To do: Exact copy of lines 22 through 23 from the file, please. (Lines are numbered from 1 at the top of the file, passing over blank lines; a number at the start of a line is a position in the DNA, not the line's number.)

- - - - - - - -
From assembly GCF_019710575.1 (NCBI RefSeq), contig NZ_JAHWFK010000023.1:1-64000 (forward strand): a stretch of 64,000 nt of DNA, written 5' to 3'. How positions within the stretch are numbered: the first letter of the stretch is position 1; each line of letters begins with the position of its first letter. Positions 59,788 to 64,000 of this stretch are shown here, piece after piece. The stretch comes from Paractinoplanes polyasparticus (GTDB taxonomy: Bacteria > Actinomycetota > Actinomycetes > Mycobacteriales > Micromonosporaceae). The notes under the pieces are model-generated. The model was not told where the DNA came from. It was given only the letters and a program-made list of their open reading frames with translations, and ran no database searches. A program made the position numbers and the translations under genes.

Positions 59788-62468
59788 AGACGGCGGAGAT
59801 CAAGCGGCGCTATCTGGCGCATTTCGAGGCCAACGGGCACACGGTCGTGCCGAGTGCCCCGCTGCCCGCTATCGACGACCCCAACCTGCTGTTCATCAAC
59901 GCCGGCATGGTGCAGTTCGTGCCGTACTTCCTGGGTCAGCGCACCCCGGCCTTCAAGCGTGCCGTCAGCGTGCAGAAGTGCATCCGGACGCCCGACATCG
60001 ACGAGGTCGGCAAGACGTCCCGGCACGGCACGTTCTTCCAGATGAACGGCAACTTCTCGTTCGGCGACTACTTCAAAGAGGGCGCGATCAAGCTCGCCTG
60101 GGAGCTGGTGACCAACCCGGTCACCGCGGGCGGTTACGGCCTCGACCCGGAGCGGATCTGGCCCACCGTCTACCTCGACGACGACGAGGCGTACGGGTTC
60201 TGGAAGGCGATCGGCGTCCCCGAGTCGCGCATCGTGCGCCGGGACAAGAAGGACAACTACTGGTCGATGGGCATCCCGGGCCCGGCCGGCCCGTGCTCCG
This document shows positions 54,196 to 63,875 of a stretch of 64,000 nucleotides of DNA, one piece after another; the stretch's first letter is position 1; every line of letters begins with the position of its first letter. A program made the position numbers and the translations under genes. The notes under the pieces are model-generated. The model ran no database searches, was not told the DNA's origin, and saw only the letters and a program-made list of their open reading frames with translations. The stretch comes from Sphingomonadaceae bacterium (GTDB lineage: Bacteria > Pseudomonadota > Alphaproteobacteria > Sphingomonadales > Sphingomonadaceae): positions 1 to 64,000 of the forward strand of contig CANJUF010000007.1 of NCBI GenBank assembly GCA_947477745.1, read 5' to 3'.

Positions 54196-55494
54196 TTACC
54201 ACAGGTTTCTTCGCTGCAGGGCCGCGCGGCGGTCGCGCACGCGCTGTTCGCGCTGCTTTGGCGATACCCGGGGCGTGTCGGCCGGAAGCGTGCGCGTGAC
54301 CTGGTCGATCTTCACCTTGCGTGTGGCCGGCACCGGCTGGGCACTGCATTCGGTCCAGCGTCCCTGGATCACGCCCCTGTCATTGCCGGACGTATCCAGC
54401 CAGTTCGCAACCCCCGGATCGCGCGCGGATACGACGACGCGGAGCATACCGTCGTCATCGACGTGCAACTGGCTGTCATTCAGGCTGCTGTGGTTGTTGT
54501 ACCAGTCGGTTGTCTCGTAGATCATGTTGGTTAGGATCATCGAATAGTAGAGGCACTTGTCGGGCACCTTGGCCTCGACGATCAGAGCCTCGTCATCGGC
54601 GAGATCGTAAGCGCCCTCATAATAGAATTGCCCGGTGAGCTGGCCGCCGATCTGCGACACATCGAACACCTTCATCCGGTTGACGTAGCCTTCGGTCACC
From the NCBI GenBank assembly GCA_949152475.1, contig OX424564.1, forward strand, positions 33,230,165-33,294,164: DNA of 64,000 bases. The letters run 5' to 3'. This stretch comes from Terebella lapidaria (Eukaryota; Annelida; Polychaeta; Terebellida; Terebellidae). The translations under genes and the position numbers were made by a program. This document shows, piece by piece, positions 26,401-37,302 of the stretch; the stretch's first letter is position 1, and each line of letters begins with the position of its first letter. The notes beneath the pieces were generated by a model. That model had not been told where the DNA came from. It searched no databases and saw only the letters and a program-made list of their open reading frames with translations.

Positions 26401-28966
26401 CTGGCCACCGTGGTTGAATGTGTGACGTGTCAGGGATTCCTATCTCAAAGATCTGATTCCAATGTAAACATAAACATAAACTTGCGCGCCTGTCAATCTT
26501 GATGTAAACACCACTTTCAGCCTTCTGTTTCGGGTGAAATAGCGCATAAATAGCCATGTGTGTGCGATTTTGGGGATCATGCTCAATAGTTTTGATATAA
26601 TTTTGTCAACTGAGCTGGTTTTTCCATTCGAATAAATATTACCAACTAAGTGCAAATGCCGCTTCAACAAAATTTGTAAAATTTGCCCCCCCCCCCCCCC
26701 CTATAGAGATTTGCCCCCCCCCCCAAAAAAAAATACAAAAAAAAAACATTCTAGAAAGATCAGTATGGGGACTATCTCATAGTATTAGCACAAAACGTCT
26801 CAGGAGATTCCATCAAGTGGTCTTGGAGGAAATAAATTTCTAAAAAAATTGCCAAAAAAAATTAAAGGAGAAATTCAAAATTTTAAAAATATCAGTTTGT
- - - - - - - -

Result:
26701 CTATAGAGATTTGCCCCCCCCCCCAAAAAAAAATACAAAAAAAAAACATTCTAGAAAGATCAGTATGGGGACTATCTCATAGTATTAGCACAAAACGTCT
26801 CAGGAGATTCCATCAAGTGGTCTTGGAGGAAATAAATTTCTAAAAAAATTGCCAAAAAAAATTAAAGGAGAAATTCAAAATTTTAAAAATATCAGTTTGT